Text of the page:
Robbie Stone received the maximum sentence Thursday of 12 months in jail for reckless driving in a 2010 crash that resulted in the deaths of two teenagers.
An Effingham County jury found Stone guilty last Friday of reckless driving, a misdemeanor, but not guilty of felony charges of vehicular homicide and serious injury by vehicle. Stone lost control of a 2000 Chevrolet Tracker on Stillwell-Clyo Road and it flipped several times, resulting in the deaths of Whitney Newman and Neil Morgan and serious injuries to Stone and the other three passengers.
Superior Court Judge John R. Turner sentenced Stone after Morgan’s parents, Darrell Morgan and Melissa Hall, addressed the court. No one from Newman’s family spoke prior to the sentencing.
Morgan called the deadly crash an accident and said he has "no ill will toward Robbie," but criticized Stone for not taking responsibility for the wreck and accused him of lying on the witness stand.
"I originally thought I would be here testifying for Robbie. I thought he would take responsibility," Morgan said. "I was proven wrong."
Hall, whose SUV Stone was driving, chastised him for being irresponsible with a vehicle that did not belong to him and in the process taking two lives and injuring other passengers. She asked the court for Stone to receive the maximum sentence.
"For him not to show any responsibility, my words to him are ‘a liar’ and ‘a coward,’" Hall said.
Hall then spoke directly to Stone and said, "As far as I’m concerned, I don’t ever want to look at you again."
Stone testified during the trial he lost control of the SUV in the early hours of June 27, 2010, because Morgan was intoxicated and distracting him. He claimed Morgan’s behavior in the passenger seat "got out of hand" to the point that Morgan dangled out of the window, and Stone began swerving as he reached to pull Morgan back into the vehicle.
Stone said Neil Morgan "had been drinking all day" and that his father had bought the beer for him. Darrell Morgan denied both allegations.
"He portrayed my son Neil as a reckless drunkard," Morgan said. "That’s the definition of a liar."
Darrell Morgan said Stone’s "lies were numerous" on the witness stand. The elder Morgan choked up as he spoke of his son.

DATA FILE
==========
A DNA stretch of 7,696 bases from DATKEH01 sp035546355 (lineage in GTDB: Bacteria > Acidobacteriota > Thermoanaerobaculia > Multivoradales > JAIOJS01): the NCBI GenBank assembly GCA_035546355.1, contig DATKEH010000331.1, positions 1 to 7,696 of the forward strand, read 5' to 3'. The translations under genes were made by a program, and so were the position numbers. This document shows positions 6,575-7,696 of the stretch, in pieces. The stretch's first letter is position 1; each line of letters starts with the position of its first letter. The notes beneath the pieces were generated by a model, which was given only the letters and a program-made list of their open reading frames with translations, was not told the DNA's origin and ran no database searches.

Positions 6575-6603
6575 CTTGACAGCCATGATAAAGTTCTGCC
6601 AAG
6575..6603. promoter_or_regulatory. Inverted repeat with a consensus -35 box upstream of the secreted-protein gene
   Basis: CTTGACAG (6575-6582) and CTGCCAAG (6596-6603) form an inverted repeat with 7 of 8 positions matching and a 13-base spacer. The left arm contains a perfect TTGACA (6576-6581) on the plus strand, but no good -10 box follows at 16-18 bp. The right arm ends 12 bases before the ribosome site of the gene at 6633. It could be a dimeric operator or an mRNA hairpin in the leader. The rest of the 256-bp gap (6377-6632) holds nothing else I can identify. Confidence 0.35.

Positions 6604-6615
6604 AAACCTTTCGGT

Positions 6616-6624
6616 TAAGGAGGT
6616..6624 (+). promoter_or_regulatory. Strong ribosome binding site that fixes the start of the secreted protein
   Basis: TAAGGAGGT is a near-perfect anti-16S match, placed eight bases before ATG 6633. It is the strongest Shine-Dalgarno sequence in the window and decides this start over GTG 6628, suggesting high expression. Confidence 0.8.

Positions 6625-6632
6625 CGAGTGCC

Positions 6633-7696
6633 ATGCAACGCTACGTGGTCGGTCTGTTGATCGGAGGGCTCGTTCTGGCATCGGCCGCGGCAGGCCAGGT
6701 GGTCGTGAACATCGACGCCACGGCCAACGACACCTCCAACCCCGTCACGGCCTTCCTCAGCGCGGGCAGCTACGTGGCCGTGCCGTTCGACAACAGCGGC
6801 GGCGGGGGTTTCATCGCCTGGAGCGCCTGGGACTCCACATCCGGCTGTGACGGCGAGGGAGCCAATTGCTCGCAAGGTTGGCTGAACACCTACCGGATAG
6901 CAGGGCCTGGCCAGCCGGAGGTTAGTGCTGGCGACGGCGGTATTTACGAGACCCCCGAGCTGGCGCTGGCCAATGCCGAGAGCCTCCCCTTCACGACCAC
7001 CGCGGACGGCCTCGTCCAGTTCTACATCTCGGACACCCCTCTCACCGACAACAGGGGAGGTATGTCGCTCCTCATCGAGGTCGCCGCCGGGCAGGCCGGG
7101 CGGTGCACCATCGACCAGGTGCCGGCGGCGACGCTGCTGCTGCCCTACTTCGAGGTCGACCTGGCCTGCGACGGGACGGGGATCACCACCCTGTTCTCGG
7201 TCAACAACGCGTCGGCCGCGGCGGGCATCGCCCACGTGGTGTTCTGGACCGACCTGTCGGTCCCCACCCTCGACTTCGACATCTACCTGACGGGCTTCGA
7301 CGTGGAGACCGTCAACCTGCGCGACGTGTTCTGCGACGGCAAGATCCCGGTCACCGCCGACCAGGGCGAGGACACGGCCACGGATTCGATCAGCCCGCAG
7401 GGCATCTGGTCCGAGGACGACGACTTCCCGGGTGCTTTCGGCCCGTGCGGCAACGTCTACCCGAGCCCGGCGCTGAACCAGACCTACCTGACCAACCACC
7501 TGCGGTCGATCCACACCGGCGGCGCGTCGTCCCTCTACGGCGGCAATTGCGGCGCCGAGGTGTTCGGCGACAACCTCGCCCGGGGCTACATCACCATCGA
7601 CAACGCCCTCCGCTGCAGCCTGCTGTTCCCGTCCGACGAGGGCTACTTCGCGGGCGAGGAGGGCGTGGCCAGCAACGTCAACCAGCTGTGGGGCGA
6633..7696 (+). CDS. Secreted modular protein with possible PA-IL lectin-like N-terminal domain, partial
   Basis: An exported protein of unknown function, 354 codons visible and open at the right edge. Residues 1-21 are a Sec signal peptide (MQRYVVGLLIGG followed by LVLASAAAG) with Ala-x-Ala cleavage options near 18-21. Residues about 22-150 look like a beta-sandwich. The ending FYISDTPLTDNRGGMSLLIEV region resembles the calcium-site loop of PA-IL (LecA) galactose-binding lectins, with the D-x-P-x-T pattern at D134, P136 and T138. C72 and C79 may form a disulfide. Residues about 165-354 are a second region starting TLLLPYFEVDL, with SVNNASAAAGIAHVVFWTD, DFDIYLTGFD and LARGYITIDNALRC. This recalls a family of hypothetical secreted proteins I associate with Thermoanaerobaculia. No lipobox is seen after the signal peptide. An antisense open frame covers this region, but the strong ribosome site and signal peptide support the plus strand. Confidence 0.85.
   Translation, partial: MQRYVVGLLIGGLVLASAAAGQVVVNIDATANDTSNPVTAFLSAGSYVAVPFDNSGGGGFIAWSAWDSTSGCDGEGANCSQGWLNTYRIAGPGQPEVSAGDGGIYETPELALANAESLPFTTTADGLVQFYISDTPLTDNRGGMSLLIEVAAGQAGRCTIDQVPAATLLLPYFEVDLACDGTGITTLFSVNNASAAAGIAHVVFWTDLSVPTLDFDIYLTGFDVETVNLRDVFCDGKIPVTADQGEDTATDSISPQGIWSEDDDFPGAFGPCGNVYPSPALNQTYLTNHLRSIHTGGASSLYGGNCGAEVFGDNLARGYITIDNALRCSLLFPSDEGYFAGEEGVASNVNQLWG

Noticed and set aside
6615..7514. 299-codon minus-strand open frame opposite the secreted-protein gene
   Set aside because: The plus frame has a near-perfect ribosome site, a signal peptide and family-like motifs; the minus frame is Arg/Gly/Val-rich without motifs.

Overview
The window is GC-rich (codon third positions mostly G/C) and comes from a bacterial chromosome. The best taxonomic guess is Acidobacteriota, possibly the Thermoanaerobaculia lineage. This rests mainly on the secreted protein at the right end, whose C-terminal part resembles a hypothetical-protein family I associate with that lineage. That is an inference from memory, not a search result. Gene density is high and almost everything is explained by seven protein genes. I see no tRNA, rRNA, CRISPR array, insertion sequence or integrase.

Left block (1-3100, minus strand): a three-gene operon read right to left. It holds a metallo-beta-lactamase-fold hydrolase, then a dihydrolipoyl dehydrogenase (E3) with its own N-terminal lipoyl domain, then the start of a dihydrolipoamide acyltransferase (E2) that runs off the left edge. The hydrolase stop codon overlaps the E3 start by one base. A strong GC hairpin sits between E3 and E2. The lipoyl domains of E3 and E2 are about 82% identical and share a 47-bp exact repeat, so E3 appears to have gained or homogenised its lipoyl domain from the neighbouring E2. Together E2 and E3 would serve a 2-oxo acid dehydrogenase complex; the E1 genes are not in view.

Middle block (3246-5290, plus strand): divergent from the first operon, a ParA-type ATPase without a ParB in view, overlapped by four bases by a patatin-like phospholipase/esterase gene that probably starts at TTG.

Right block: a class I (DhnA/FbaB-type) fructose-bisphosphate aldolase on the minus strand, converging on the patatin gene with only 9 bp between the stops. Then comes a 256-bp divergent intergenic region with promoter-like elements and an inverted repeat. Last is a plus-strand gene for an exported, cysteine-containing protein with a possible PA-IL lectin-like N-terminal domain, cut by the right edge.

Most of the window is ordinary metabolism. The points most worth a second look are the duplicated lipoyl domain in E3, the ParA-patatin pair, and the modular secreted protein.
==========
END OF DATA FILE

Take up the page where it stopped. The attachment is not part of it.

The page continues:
"He loved Robbie," Morgan said. "And I’m sure he was looking down as Robbie told those lies on him."
Stone’s attorney Michael Classens asked for leniency in sentencing. He said the circumstances of the wreck and the evidence presented in the case did not warrant imprisonment for Stone.
"Mr. Stone too is a victim," Classens said, "not only because of the injuries he suffered, but because two of his friends are dead. He will always live with the memories of what happened on June 27, 2010."
Assistant District Attorney Brian Deal contended the maximum sentence would be "the only just sentence in this case," saying Stone’s reckless driving could not be separated from the tragic events that resulted. Judge Turner concurred with the state’s recommendation.
Afterward, Classens said, "I’m disappointed. I can’t say I’m shocked" that his client received the maximum 12 months for reckless driving.
However, he tempered that disappointment with the reality that Stone was found not guilty of two counts of vehicular homicide and three counts of serious injury by vehicle. Each count carried a maximum of 15 years in jail.
"Certainly when you represent someone who faces up to 75 years in jail and the ultimate result is 12 months, it’s very hard to be unhappy with that," Classens said.
Classens reiterated a point he made several times during the two-day trial, that the crash was simply a terrible accident. He noted that even Neil Morgan’s father called it an accident.
"In an accident, by definition, there is no blame," Classens said. "It wasn’t Robbie Stone’s fault. But for the actions of Neil Morgan, we wouldn’t be here."